Japan’s New Clout
November 2 2005 by Eamonn Fingleton
It is not often that a company’s public relations department publicly contradicts the chairman of the board, but that is what happened at Toyota Motor this past April. The episode began when Chairman Hiroshi Okuda hinted that the Japanese car industry might raise prices in the U.S. to throw a lifeline to a struggling Detroit lest there be an eruption in U.S.-Japan trade relations.
Toyota’s own public relations department quickly rushed out a statement disavowing any such intention. But the cat was out of the bag. Okuda had made explicit what had been implicit for some time: Japanese carmakers have been deliberately pulling their punches to keep Detroit on life support. A few weeks later, even Prime Minister Junichiro Koizumi weighed in, saying: €˜The auto industry is a symbol of the United States, and we wish the best for General Motors.’
Japanese carmakers are obviously doing well and so is most of the rest of Japan’s manufacturing sector. Despite all the talk in the 1990s of a declining, even collapsing, Japan, its manufacturers are today stronger than ever. Japan’s current account surplus last year after all came to $172 billion. This was not only a record for any nation, it was three times Japan’s surplus in 1989 (the peak year of American popular concern about Japanese trade prowess). Moreover, it was also three times China’s 2004 current account surplus.
If Japan’s trade is so strong, why haven’t we heard more about it’ The answer is that the American press focuses only on bilateral balances with the U.S. In the past five years, China has surged way ahead of Japan as the nation with the largest bilateral surplus with the U.S.
But China’s overall trade performance is far weaker than its bilateral surpluses would suggest. In fact, China actually runs large deficits with the non-U.S. world, not least with Japan. Moreover, most €˜Made in China’ goods these days are actually made by Japan because their high-end capital-intensive components are made in Japanese plants in Southeast Asia or Japan, and merely assembled in China. So although American trade figures count an imported camcorder from China as part of America’s bilateral imbalance with China, in reality much of the value-added originates from Japan.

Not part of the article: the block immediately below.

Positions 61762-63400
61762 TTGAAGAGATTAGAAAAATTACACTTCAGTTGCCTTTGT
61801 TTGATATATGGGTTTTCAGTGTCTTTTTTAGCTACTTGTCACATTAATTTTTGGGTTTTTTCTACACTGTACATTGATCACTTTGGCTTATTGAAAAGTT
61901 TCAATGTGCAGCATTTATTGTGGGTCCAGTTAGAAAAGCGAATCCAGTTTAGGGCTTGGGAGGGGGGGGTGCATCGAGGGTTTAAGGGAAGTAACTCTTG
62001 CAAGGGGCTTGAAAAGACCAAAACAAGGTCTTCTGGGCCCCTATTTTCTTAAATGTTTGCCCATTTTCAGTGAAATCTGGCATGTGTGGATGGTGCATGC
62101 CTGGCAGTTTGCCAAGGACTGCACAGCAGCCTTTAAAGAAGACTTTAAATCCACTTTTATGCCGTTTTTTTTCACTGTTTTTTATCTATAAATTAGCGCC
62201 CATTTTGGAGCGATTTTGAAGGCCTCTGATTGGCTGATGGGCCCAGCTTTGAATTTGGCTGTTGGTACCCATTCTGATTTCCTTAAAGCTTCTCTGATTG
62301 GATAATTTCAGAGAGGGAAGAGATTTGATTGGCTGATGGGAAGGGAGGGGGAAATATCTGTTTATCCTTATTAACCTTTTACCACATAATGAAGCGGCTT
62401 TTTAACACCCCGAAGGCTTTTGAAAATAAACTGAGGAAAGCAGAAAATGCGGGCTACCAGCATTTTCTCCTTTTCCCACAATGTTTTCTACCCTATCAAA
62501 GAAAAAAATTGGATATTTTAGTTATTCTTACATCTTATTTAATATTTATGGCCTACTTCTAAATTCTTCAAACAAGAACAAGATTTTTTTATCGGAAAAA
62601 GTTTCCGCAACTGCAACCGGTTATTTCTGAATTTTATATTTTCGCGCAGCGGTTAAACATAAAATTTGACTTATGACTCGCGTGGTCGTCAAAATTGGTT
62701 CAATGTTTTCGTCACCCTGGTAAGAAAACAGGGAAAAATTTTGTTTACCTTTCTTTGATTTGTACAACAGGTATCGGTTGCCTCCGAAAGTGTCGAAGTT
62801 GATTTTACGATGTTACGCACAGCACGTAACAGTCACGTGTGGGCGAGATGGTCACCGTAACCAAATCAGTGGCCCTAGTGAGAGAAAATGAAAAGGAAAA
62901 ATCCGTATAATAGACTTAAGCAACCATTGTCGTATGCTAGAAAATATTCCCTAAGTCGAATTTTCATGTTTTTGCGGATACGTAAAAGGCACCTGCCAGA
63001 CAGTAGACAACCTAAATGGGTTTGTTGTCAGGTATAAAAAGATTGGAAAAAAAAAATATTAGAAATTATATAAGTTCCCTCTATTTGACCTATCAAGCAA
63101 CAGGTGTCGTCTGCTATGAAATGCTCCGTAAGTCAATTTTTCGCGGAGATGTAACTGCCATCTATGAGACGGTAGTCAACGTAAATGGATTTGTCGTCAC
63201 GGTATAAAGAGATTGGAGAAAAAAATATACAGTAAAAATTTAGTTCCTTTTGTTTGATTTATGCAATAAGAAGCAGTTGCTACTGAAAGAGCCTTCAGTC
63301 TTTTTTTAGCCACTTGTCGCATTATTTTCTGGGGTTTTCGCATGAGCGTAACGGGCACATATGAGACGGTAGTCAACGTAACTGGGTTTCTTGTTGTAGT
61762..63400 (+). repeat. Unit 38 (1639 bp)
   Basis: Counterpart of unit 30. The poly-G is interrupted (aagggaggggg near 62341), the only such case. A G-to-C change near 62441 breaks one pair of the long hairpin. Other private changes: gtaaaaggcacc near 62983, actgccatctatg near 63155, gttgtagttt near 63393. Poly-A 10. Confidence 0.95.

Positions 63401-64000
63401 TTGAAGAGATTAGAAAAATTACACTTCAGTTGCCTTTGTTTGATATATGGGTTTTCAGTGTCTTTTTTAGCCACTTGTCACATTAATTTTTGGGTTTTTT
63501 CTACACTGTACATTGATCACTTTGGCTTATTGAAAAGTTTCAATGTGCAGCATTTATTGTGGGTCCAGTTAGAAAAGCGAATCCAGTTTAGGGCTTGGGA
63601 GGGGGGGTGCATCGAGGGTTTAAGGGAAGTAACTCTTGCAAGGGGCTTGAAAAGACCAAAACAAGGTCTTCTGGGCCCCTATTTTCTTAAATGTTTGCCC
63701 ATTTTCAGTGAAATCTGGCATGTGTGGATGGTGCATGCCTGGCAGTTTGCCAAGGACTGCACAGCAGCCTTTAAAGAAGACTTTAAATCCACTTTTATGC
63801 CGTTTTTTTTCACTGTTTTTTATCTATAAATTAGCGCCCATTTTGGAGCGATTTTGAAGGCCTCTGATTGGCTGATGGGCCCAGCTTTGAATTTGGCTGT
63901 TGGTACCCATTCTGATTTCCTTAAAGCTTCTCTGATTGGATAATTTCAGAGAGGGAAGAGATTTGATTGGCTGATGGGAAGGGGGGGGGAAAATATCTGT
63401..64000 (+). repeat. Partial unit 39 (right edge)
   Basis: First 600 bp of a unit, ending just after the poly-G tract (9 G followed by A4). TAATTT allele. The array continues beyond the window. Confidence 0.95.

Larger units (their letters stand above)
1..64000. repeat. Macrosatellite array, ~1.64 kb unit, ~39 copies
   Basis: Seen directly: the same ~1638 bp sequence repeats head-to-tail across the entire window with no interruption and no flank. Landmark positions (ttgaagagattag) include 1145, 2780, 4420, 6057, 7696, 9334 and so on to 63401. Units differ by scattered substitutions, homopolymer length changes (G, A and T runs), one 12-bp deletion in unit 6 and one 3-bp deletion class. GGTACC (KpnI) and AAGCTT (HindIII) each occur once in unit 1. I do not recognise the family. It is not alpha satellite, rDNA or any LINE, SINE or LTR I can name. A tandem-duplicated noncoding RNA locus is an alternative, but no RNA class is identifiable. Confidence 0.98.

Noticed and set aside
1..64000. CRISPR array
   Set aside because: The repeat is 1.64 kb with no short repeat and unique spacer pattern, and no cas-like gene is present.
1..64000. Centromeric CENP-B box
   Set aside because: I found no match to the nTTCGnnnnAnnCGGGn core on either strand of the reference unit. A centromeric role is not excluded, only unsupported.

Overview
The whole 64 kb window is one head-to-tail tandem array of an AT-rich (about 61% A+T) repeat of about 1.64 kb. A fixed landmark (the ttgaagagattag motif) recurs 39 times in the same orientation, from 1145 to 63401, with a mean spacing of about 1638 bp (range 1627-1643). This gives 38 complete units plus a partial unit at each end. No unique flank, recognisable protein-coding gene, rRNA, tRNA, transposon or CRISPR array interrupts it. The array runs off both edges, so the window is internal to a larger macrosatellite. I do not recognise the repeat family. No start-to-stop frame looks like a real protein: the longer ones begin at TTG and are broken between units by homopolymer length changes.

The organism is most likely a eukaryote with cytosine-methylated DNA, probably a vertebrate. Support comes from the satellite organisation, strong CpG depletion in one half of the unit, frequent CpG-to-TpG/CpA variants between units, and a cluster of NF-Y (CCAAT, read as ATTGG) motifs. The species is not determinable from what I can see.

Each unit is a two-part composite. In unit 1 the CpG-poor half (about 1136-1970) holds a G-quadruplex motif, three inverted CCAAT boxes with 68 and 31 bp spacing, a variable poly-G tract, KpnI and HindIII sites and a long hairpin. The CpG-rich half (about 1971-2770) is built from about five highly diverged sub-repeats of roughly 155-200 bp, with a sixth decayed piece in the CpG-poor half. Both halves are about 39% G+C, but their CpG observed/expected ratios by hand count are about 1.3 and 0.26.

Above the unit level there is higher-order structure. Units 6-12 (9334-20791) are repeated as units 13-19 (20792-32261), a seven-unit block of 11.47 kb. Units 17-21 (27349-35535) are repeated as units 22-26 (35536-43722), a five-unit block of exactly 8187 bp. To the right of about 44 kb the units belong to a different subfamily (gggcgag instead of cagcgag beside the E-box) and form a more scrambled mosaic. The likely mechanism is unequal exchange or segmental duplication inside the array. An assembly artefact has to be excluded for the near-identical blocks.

A classic example is Apple’s sensationally successful iPod. Officially, it is made in China, but as calculated by Merrill Lynch, 82 percent of the components are made by Japanese companies. Not all of these components are made in Japan’s €˜mother factories’ at home, of course, but key ones certainly are; the rest are produced by Japanese subsidiaries spread from Sumatra to Heilongjiang.
If there is a unifying theme in Japan’s manufacturing progress, it is that the action continues to shift away from making consumer goods to concentrating on producers’ goods such as advanced components, high-tech materials and sophisticated equipment. Here are key producers’ goods that have been keeping Japan’s factories humming and its exports soaring:
Miniature capacitors. The explosion in demand for mobile phones has created a huge demand for these. Japanese companies like Nichicon, NEC and Hitachi play a leading role in the industry. Although capacitors are relatively simple to manufacture, these companies continue to produce much of their capacitor output in their home factories. Why’ Nichicon Chief Executive Ippei Takeda says customers are prepared to pay a significant premium for the sort of defect-free production that Japanese factories are famous for. €˜The unit price of a capacitor is very low,’ Takeda told the Financial Times, €˜but if you have a single bad one, you will ruin the whole piece of equipment, whose final price may be $500 or even $10,000.’
Charge-coupled devices. Essential in everything from guided missiles to advanced mobile phones, charge-coupled devices (CCDs) have been described as the digital equivalent of photographic film. These light-sensitive microchips have been enjoying a boom thanks to explosive growth in sales of both digital cameras and camera-equipped mobile phones. Sony claims a near-70 percent world market share in CCDs for still digital cameras and about 60 percent for camcorders. The company is aiming for a 50 percent share in camera phones.